> It is not "my concept", but that of Bekesy, here adopted by Robles and
> Ruggero. When these authors write "pressure differences between scala
> tympani and the other scalae" they say that in scala tympani there must
> be a pressure that is different from that in the other scalae. This
> means that stapes motion must change the pressure in scala tympani. A
> piston-like motion of the stapes, with a sufficient amplitude, does
> this. A rocking-like motion does not do it. A rocking-like motion,
> however, causes a sound wave ("compression wave") in scala tympani,
> without changing the pressure in this scala.
> Again, Bekesy, Robles and Ruggero, and some others, consider a pressure
> change in scala tympani as a precondition of a hair cell response. The
> data of Huber et al. (2008), as quoted earlier in this thread, and
> several other sets of data have disproved this view. Hair cells do
> respond without a pressure change in scala tympani.
> Just some examples of the other data sets:
>>>> ..,,,,,. The notion of "sufficient energy" is peculiar in this
>>>> context, as if below some threshold something would not move.
>>> Not "peculiar", but self-evident. Everything that is moved by
>>> external forces has a threshold. Below this threshold it is not
>>> moved. The thinnest branches of a tree may have a threshold of 0.5
>>> m/s wind speed, whereas the thickest branches of the same tree may
>>> have a threshold of 20 m/s wind speed. You are not trying to tell us
>>> that everything that moves in the cochlea has got the same
>>> sound-level threshold, are you?
>> This "threshold" concept is to me "peculiar", as a person trained in
>> linear systems. Do you have some sources for it where I can try to
>> understand it?
> The "threshold concept" is a central one in most empirical auditory
> research. In particular, in recent years the differential motion of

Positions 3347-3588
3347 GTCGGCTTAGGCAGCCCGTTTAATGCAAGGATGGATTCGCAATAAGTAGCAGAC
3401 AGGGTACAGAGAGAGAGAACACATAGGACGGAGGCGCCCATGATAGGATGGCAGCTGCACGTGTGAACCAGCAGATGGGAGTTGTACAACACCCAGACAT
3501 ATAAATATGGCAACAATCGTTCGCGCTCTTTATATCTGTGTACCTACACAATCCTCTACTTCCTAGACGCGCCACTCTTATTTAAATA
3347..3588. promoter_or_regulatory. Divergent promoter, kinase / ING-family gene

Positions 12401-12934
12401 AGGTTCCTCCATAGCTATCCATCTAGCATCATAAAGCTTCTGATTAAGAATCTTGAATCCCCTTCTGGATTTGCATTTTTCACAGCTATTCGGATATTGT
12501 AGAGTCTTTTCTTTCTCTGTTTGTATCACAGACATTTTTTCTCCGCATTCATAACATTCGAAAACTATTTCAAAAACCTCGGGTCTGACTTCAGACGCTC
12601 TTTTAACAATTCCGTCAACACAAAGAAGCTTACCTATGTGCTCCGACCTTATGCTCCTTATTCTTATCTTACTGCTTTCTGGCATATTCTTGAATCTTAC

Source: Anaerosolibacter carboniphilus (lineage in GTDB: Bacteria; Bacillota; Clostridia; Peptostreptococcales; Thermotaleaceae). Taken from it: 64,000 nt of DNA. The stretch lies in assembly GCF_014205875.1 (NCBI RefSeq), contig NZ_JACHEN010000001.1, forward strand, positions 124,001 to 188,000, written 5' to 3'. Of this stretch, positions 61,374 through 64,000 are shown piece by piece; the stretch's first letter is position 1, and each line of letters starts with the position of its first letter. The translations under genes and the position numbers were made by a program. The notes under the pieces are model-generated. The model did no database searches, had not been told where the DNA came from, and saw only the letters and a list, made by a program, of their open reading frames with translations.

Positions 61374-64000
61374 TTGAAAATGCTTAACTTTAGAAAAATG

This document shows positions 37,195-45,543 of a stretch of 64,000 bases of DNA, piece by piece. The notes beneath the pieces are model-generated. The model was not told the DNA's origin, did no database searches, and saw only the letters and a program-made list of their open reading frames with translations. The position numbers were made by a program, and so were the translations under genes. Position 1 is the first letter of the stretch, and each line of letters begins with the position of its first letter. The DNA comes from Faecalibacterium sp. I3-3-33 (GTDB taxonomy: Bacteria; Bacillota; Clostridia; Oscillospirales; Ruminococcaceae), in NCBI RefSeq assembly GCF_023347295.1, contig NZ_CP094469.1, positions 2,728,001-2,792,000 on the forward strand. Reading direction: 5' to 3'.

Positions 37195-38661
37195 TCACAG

> mechanical elements within the cochlea has been in the focus of
> empirical research of the inner ear. For example, the lab of Alfred
> Nuttall reported that at the same characteristic frequency (CF) place
> the basilar membrane and the reticular lamina moved independendly from
> each other.
> F. Chen, J. Zheng, N. Choudhury, S. Jaques, A.L. Nuttall (2009) Organ of
> Corti micromechanics with local electrical stimulation. In: NP Cooper,
> DT Kemp (eds) Concepts and Challenges in the Biophysics of Hearing.
> World Scientific Publishing, Singapore, pp. 135-140.
>> There is a gain in energy from the entrance of the cochlea to the hair
>> cells. That's what the cochlear amplifier is about.
> The gain takes place within the outer hair cells (OHCs), which are the
> motors of the cochlear amplifier. The amplification of a by-passing
> basilar membrane traveling wave by OHCs is physically impossible,
> because the motor activity of these cells has a latency. Even a delayed
> secondary traveling wave produced by OHC activity has never been
> observed. The data from the labs of Russell and Ren show no basilar
> membrane motion between the stapes and the characteristic frequency (CF)
> hair cell excitation area.
> Martin Braun
> Neuroscience of Music
> S-671 95 Klässbol
> email: nombraun@xxxxxxxxx
> web site: http://www.neuroscience-of-music.se/index.htm
dr. ir. Peter van Hengel
Fraunhofer Institut Digitale Medientechnologie (IDMT)
Project Group Hearing, Speech and Audio Technology
Haus de Hörens - Marie-Curie-Strasse 2 - 26129 Oldenburg - Germany
T: +49 (0) 441 2172 436
F: +49 (0) 441 2172 450